A Tesla car whose driver said he was using the “Autopilot” driving assistance system crashed into a bus on a motorway in northern Germany on Wednesday, police in the German town of Ratzeburg said on Thursday.
“The car driver said he had used the car’s Autopilot. It now has to be investigated why this did not work,” police said in a statement, adding that the Tesla driver was slightly injured and none of the 29 bus passengers was hurt.
The police statement said the 50-year-old Tesla driver from Brandenburg drove into the back of the Danish tour bus as it was returning to the inside lane after overtaking.
The police were not immediately reachable by phone for further questions after hours on Thursday.
“We have spoken to our customer, who confirmed that Autopilot was functioning properly and that his use of Autopilot was unrelated to the accident,” according to a statement from Tesla provided to CNBC. “We’re glad that he’s safe.”
Tesla’s Autopilot, introduced last October, has been the focus of intense scrutiny since it was revealed in July that a Tesla Model S driver was killed while using the technology in a May 7 collision with a truck in Florida.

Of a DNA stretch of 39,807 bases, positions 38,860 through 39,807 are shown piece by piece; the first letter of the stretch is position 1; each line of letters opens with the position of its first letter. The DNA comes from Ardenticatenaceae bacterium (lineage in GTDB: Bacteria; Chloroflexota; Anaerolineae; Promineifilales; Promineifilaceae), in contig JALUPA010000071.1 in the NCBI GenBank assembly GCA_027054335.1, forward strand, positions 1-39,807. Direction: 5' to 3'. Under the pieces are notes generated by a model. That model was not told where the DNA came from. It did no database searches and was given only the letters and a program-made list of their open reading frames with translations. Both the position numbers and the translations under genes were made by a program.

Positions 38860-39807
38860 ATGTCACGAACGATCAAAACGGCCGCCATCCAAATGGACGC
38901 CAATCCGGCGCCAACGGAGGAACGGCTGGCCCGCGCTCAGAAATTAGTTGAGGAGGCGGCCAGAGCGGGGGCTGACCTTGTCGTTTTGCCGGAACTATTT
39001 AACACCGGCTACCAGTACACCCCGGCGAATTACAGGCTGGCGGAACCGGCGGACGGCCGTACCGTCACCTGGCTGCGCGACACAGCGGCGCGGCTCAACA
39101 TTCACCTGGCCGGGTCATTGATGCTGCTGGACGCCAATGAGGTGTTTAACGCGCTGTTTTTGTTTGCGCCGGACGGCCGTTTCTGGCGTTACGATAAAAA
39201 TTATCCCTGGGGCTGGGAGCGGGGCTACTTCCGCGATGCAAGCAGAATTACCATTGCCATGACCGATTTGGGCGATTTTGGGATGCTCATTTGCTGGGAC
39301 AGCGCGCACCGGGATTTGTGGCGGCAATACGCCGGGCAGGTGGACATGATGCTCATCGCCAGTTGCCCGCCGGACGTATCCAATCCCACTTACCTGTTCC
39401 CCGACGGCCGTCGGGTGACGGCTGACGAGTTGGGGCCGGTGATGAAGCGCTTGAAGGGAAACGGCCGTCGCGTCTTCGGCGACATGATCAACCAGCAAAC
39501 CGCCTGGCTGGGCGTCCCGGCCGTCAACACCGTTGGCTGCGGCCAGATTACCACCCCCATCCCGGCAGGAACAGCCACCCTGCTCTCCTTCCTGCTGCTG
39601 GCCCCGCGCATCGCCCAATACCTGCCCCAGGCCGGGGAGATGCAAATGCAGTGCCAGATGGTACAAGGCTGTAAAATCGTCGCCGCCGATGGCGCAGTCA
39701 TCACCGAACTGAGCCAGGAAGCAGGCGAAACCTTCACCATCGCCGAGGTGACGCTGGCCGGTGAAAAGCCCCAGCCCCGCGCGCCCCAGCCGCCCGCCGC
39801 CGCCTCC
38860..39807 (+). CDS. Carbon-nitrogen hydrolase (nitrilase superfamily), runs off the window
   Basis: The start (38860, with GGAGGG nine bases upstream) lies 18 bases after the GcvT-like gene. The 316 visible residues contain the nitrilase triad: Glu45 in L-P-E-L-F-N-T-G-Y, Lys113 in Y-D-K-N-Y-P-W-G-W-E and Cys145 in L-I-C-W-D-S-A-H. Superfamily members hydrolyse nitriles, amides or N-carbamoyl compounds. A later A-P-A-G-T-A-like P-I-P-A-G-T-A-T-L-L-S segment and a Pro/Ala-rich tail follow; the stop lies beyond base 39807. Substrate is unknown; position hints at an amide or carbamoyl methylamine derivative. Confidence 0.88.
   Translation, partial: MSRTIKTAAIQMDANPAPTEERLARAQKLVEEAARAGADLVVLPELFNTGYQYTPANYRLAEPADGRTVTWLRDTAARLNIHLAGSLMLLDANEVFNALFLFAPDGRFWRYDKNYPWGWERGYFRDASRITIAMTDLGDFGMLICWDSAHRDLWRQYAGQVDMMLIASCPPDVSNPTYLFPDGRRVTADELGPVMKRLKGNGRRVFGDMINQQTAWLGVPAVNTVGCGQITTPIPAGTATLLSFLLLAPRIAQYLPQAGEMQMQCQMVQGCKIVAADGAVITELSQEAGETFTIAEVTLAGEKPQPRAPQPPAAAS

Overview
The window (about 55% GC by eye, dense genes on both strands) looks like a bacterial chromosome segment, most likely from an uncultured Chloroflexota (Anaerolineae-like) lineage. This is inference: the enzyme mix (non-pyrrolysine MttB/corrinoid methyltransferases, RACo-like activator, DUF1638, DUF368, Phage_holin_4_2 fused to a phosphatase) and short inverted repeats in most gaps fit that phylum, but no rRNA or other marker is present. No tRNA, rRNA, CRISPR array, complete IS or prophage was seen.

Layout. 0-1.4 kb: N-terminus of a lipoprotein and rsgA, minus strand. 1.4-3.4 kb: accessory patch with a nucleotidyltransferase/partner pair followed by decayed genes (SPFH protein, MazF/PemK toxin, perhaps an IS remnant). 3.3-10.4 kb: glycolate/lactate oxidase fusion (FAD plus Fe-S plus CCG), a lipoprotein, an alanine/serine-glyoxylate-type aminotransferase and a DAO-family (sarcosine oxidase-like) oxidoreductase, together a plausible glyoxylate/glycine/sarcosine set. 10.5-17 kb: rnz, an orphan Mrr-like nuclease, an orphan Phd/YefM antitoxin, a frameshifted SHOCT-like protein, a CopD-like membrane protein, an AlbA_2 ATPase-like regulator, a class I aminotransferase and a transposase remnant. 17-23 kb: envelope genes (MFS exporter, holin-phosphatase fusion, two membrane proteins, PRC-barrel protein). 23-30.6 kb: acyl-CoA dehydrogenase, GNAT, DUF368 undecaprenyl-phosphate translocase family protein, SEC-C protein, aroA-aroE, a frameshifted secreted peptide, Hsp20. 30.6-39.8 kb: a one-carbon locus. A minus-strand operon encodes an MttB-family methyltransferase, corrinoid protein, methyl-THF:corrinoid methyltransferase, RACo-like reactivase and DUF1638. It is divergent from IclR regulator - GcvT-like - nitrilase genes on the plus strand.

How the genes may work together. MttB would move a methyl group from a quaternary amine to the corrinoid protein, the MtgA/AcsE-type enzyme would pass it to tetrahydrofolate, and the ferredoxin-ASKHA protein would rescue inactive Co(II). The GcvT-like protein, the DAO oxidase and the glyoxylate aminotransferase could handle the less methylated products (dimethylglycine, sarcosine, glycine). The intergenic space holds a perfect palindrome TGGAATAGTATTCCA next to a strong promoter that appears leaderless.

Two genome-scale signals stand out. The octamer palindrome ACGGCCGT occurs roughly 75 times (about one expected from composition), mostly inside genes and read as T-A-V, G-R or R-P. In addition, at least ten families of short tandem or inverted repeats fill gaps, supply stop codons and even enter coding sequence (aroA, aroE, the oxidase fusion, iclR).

The Silicon Valley automaker said this month it was updating the semi-autonomous driving system with new limits on hands-off driving and other improvements.
The company claims the accident in Ratzeburg was unavoidable because the bus swerved into the vehicle’s lane.
The car’s driver told Tesla following the crash that he was using Autopilot when the incident occurred but that it was unrelated to the accident, a Tesla spokeswoman said on Thursday.
“We have spoken to our customer, who confirmed that Autopilot was functioning properly and that his use of Autopilot was unrelated to the accident,” Tesla said in a statement.
Reuters could not confirm independently what the car driver told Tesla and the circumstances that caused the bus to swerve.
Tesla’s Autopilot, introduced last October, helps drivers steer and stay in lanes and is intended to assist, but not replace, drivers. It has been the focus of intense scrutiny since it was revealed in July that a Tesla Model S driver was killed while using the technology in a 7 May collision with a truck in Florida.
Since then, there have been various reports of accidents involving Teslas whose drivers were using Autopilot, including a fatality in China, but it is not clear what role, if any, the driving assistance system played. There have also been reports of serious accidents prevented because of Autopilot.
Tesla denied that Autopilot was at fault, saying the bus swerved into the car’s lane and side-swiped the Tesla, making a collision “unavoidable”, the spokeswoman said. “We can only do so much to prevent an accident,” she said, adding that Tesla was in contact with German police.